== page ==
Diffie-Hellman key exchange

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Diffie-Hellman key exchange (alternatively key agreement or key negotiation) is a cryptographic protocol which allows two parties to agree on a secret key over an insecure communications channel. This key can then be used to encrypt subsequent communications using a symmetric key cipher.

The scheme was first published publicly by Whitfield Diffie and Martin Hellman in 1976, although it later emerged that it had been discovered a few years earlier within GCHQ, the British signals intelligence agency, by Malcolm J. Williamson but was kept classified. In 2002, Hellman suggested the algorithm be called Diffie-Hellman-Merkle key exchange in recognition of Ralph Merkle's contribution to the invention of public-key cryptography (Hellman, 2002).

Diffie-Hellman key agreement is used, in conjunction with several alternative authentication methods, in the IKE component of the IPsec protocol suite, for securing Internet Protocol communications.

Contents

History of the protocol

Diffie-Hellman key agreement was invented in 1976 during a collaboration between Whitfield Diffie and Martin Hellman and was the first practical method for establishing a shared secret over an unprotected communications channel. Ralph Merkle's work on public key distribution was an influence. John Gill suggested application of the discrete logarithm problem. It had been discovered by Malcolm Williamson of GCHQ in the UK some years previously, but GCHQ chose not make it public until 1997, by which time it had no influence on research in academia.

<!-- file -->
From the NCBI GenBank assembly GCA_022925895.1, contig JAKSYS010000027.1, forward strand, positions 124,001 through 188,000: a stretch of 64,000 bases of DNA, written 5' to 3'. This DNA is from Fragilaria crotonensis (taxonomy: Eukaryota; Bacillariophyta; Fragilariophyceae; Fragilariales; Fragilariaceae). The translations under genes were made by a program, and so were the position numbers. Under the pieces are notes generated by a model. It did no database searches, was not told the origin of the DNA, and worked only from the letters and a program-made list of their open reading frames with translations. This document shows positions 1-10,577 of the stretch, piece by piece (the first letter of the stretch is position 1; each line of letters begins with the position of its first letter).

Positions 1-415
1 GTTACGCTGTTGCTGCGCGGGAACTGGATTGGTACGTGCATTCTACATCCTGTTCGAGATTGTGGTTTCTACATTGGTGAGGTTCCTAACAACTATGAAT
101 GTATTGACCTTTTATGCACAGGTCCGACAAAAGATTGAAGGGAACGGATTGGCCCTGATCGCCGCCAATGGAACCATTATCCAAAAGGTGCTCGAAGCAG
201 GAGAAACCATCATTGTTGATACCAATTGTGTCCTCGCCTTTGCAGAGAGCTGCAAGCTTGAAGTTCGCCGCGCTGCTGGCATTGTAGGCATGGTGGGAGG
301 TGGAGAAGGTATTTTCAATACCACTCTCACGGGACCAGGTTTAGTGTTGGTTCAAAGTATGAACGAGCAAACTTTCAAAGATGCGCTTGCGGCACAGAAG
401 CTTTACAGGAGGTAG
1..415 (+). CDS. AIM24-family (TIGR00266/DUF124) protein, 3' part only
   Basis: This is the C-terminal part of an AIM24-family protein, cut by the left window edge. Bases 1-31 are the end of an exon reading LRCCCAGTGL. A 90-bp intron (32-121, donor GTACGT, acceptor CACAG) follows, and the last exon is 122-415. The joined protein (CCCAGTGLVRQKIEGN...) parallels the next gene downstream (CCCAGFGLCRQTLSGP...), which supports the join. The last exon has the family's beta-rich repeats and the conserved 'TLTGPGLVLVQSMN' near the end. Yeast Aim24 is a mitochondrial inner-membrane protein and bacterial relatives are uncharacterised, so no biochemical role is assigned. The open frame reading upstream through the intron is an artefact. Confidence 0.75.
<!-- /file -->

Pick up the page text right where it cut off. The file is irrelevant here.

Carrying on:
The method was followed shortly afterwards by RSA, another implementation of public key cryptography using asymmetric algorithms.

In 2002, Martin Hellman wrote:

"The system...has since become known as Diffie-Hellman key exchange. While that system was first described in a paper by Diffie and me, it is a public key distribution system, a concept developed by Merkle, and hence should be called 'Diffie-Hellman-Merkle key exchange' if names are to be associated with it. I hope this small pulpit might help in that endeavor to recognize Merkle's equal contribution to the invention of public key cryptography." [1] (http://www.comsoc.org/livepubs/ci1/public/anniv/pdfs/hellman.pdf)

Template:US patent, now expired, covers the algorithm and credits Hellman, Diffie, and Merkle as inventors.

Description

The simplest, and original, implementation of the protocol uses the multiplicative group of integers modulo p, where p is prime. That simply means that the integers between 1 and p − 1 are used with normal multiplication, exponentiation and division, except that after each operation the result keeps only the remainder after dividing by p. Here is an example of the protocol:

  1. Alice and Bob agree to use a prime number p=23 and base g=3.
  2. Alice chooses a secret integer a=6, then sends Bob ga mod p = 36 mod 23 = 16.
  3. Bob chooses a secret integer b=15, then sends Alice gb mod p = 315 mod 23 = 12.
  4. Alice computes (gb mod p)a mod p = 126 mod 23 = 9.
  5. Bob computes (ga mod p)b mod p = 1615 mod 23 = 9.